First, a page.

The study conducted by attorney-at-Law Ashwini Nadesan Weerabahu shows us how the Information Commission’s decisions have contributed to the country’s increase in transparency and accountability, and the decline of corruption.

The Commission received a large number of appeals (571) regarding institutional transparency. The second highest number of complaints (373), were related to employment and labor issues. Ashwini states that the appeals are those against the failure of the public authorities to provide information in a timely manner and to refuse to provide information.

One of the major challenges facing journalists applying the Information Law to investigative media is the publication of the Language Questionnaire in the provision of information by the public authorities. Some applications that were created in Tamil were responded to in Sinhala and vice versa. Language barriers and the need to commission additional translating facilities makes the process complicated for journalists. While some government agencies don’t have information officers at the time of submitting applications, others have information officers but they do not have a proper understanding of the relevant law. There are still several errors and omissions in the code of conduct, such as denial, misrepresentation, failure of the Information Commission to take legal action against these offenses, and a delay in providing information within the relevant timeframes.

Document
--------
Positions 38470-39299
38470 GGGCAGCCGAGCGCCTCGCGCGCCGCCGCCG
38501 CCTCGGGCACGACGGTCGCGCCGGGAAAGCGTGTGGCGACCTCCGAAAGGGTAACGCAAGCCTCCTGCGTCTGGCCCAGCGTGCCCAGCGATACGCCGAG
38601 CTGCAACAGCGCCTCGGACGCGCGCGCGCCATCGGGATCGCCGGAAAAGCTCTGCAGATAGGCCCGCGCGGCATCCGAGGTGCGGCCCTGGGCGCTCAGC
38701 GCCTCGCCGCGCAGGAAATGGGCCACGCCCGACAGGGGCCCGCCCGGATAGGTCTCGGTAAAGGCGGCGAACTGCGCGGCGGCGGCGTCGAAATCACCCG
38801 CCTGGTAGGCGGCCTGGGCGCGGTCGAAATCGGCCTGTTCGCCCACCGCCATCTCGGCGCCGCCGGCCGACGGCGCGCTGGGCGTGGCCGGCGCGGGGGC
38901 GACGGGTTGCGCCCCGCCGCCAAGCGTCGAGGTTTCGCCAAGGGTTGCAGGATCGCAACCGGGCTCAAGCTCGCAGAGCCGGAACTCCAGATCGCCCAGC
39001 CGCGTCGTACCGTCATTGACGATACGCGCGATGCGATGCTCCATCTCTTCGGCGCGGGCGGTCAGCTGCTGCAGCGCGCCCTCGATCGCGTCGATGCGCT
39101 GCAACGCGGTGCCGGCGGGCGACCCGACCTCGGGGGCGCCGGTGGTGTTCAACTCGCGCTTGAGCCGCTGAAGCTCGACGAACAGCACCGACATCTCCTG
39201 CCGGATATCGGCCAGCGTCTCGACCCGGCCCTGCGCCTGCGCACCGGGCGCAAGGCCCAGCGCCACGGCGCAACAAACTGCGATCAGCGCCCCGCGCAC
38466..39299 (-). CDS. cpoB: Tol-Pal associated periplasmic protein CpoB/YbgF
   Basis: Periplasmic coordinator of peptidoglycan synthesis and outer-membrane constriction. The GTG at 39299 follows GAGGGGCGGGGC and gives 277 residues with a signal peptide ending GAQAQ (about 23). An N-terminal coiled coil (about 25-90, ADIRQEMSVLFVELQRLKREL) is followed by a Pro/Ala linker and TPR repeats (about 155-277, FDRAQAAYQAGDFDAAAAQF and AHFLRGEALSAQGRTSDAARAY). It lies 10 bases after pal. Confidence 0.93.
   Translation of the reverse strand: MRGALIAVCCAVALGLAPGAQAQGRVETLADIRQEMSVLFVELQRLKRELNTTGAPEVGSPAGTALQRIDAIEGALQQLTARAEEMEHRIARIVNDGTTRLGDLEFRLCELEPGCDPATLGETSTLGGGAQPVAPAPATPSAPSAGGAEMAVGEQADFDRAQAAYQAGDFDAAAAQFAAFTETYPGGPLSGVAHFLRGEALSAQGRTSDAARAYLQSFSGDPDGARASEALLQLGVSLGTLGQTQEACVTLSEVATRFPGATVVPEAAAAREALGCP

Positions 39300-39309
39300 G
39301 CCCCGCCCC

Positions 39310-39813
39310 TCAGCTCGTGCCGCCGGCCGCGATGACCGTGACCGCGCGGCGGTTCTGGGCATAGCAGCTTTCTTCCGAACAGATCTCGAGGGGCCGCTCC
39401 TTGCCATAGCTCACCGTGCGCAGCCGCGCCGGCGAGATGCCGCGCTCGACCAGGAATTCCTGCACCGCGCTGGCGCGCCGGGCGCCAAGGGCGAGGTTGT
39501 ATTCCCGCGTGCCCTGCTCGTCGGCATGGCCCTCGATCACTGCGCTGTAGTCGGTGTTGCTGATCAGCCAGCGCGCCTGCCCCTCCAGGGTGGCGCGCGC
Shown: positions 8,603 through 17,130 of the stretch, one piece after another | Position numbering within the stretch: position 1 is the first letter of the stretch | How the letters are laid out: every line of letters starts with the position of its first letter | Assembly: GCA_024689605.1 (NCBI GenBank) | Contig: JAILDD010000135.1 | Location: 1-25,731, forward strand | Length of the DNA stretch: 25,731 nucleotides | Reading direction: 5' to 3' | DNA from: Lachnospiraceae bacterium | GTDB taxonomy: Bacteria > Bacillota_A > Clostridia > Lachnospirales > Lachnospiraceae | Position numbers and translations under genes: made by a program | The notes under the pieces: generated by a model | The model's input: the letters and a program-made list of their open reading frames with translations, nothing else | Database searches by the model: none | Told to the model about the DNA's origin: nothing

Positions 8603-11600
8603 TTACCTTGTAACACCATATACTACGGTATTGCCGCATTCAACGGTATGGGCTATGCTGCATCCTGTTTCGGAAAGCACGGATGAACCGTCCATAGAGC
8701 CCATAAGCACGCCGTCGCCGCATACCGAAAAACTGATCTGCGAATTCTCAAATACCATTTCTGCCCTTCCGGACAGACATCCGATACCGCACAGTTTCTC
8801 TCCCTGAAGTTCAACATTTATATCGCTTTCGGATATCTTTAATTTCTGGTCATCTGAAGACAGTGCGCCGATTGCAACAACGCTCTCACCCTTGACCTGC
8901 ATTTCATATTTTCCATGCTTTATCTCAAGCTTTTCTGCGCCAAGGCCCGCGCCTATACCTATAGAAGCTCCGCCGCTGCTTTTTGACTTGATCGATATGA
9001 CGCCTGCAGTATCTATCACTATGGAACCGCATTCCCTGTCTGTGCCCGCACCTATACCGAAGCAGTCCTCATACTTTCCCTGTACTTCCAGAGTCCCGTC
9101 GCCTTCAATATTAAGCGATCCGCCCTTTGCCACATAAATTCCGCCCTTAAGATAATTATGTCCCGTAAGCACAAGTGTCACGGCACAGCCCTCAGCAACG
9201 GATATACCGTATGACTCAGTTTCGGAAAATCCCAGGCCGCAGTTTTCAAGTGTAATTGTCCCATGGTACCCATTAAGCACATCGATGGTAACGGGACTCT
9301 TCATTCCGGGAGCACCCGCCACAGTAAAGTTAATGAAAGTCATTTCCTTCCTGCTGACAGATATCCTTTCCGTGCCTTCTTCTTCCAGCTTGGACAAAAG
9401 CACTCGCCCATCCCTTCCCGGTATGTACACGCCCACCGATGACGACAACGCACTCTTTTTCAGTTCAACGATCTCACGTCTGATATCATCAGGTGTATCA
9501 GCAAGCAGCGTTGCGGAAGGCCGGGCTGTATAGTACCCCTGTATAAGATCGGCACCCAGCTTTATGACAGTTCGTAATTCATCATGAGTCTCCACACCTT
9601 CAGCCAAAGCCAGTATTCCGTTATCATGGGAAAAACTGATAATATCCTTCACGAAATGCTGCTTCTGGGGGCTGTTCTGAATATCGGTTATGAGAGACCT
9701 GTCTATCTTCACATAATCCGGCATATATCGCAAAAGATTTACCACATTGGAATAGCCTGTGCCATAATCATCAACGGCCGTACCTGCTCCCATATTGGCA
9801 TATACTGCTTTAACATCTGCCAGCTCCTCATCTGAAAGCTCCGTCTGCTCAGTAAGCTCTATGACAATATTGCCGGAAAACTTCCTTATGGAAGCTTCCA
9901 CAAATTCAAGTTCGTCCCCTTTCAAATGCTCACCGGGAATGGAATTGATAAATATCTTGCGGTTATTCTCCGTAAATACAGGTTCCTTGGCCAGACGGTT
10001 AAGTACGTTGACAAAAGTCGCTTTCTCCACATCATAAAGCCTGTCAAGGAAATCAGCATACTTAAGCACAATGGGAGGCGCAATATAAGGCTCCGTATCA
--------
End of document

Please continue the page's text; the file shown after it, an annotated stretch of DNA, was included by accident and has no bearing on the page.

The issues raised by journalists regarding the operation of the Freedom of Information Act can be considered to be errors and omissions in the implementation mechanism. Faults in the mechanism are mechanical faults. Mechanical errors must be corrected in order for the system to be more successful. At a time when we need to focus on mechanical error correction, we get bogged down in a discussion of what it constitutes or how the mechanism fails.

The views and opinions expressed in this publication are those of the authors. They do not purport to reflect the opinions or views of the Sri Lanka Press Institute.